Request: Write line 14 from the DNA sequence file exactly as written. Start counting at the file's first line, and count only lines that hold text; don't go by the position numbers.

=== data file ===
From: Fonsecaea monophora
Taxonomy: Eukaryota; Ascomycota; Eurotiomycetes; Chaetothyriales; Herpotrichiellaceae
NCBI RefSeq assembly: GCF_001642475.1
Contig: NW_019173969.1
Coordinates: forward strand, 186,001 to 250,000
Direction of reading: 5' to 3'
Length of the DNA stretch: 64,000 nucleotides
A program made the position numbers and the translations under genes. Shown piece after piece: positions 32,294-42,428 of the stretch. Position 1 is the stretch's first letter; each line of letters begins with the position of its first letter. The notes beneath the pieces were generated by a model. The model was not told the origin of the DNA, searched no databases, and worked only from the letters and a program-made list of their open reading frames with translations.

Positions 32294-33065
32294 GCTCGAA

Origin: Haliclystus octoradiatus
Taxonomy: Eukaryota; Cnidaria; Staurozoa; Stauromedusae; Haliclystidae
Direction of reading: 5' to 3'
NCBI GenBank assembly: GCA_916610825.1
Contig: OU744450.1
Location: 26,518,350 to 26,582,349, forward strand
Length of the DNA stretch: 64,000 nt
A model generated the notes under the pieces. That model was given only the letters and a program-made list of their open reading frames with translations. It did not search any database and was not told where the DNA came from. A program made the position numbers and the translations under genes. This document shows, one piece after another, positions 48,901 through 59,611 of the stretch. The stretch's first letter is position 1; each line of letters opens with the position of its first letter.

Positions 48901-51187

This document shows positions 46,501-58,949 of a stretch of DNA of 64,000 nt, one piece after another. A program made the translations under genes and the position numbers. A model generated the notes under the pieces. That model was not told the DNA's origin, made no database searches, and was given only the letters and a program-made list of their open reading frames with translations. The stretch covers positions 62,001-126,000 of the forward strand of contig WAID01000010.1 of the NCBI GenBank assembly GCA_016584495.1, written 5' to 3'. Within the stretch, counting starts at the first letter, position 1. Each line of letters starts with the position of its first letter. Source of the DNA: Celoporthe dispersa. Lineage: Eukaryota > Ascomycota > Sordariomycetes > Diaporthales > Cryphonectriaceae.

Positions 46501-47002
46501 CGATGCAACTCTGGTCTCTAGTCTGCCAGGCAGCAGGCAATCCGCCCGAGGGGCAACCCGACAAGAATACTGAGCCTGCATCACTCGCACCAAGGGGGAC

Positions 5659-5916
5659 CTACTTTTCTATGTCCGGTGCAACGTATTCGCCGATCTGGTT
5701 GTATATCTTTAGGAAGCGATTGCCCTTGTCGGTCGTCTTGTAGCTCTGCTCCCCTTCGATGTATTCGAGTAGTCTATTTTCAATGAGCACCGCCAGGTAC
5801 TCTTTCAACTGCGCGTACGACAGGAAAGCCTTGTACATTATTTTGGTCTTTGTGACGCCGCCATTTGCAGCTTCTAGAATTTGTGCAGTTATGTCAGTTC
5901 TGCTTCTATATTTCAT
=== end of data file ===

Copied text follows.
NCBI GenBank assembly: GCA_916610825.1